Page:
WASHINGTON (Reuters) - U.S. homebuilding fell to a one-year low in September as Hurricanes Harvey and Irma disrupted the construction of single-family homes in the South, suggesting housing probably remained a drag on economic growth in the third quarter.
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Housing starts decreased 4.7 percent to a seasonally adjusted annual rate of 1.127 million units, the Commerce Department said on Wednesday. That was the lowest level since September 2016 and marked the third monthly decline in starts.
Groundbreaking tumbled 9.3 percent in the South to the lowest level since October 2015, with single-family homebuilding in the region plunging 15.3 percent to more than a one-year low. The South accounts for almost half of the nation's homebuilding.
Building permits fell 4.5 percent to a rate of 1.215 million units in September. Permits in the South dropped 5.6 percent.
It was not clear what the impact of Harvey and Irma was on the September housing starts and permits data. The Commerce Department said the Texas and Florida areas impacted by the storms accounted for about 13 percent of U.S. building permits in 2016.
Economists polled by Reuters had forecast housing starts falling to a rate of 1.175 million units last month and building permits slipping to a rate of 1.250 million units.
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Prices of U.S. Treasuries fell in early morning trading while U.S. stock index futures were trading higher. The dollar <.DXY> was firmer against a basket of currencies.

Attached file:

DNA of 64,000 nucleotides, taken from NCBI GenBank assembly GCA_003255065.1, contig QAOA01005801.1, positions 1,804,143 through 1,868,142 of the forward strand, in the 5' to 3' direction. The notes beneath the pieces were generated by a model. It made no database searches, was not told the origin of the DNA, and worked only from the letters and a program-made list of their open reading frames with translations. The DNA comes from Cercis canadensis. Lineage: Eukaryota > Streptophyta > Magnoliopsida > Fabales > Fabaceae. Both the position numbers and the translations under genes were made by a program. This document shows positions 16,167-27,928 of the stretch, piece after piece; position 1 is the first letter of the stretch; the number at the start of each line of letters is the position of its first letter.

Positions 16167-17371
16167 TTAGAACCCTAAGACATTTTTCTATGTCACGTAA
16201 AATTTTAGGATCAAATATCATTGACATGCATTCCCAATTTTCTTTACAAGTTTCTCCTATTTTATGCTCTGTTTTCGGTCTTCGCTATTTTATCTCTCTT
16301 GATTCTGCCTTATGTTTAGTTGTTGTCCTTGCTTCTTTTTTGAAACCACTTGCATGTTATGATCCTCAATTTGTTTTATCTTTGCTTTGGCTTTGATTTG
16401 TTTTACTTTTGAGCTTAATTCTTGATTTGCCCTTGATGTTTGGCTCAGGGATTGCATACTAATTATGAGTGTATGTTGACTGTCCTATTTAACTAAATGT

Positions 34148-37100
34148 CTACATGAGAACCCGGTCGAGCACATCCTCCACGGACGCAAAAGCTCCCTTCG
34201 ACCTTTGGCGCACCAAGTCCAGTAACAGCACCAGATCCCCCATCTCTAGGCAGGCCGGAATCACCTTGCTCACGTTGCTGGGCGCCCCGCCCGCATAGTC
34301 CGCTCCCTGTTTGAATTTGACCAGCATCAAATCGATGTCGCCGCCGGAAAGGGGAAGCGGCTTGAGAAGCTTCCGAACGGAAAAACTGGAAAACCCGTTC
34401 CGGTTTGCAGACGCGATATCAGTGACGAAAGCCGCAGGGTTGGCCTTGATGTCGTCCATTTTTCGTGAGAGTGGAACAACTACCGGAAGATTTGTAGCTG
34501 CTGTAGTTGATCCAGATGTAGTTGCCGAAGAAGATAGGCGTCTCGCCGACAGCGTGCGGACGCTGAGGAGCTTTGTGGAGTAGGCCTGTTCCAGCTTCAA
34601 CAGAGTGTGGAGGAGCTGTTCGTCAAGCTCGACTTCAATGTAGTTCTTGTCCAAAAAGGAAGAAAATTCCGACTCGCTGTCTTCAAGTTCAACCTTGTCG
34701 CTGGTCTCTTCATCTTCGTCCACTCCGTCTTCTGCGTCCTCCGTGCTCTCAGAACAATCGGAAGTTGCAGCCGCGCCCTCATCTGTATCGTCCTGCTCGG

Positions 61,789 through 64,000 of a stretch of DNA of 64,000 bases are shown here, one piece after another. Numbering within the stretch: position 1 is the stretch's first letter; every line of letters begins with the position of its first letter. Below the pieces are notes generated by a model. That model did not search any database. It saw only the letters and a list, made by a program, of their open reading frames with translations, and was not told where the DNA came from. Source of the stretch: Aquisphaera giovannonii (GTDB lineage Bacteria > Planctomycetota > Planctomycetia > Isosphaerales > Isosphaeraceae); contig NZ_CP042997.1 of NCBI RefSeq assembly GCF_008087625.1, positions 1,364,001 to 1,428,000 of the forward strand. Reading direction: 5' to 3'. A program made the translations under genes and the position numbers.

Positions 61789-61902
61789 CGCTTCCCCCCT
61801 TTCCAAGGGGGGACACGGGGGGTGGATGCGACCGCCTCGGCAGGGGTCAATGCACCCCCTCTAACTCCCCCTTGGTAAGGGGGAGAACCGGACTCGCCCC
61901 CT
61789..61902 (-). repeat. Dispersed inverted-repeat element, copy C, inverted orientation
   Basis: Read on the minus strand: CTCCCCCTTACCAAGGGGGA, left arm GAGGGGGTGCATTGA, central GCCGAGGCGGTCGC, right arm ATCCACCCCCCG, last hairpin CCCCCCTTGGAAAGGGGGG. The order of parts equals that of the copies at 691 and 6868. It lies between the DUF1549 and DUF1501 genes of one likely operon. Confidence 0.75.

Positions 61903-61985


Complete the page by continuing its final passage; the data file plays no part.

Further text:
Even before the storms struck, residential construction had almost stagnated this year amid shortages of land and skilled labor as well as rising costs of building materials.
Investment in homebuilding contracted at a 7.3 percent annualized rate in the second quarter, the steepest drop in nearly seven years. As a result, housing subtracted three-tenths of a percentage point from gross domestic product in the April-June quarter.
While economists expect housing starts to rebound in the fourth quarter, they caution that rebuilding in the areas devastated by the hurricanes could pull scarce labor away from other parts of the country and limit gains. The reconstruction effort is also pushing up prices of building materials.
A survey on Tuesday showed confidence among homebuilders rising to a five-month high in October, though concerns about labor and land shortages lingered.
Single-family homebuilding, which accounts for the largest share of the housing market, fell 4.6 percent to a rate of 829,000 units in September. That was the lowest level since May.
Groundbreaking on single-family housing projects has slowed since vaulting to near a 9-1/2-year high in February. Single-family starts rose in the Northeast and Midwest last month and hit more than a 10-year high in the West.
Last month, starts for the volatile multi-family housing segment fell 5.1 percent to a rate of 298,000 units.
Though the housing market appears to be stalling, the fundamentals remain solid. Unemployment is at more than a 16-1/2-year low of 4.2 percent, wages are rising steadily and mortgage rates remain close to historic lows.
In September, single-family home permits rose 2.4 percent. Permits, however, continued to lag starts, suggesting single-family homebuilding will probably not rebound strongly.
Permits for the construction of multi-family homes dropped 16.1 percent. Despite the drop, permits continued to outpace starts, a positive sign for future multi-family construction.
(Reporting by Lucia Mutikani; Editing by Paul Simao)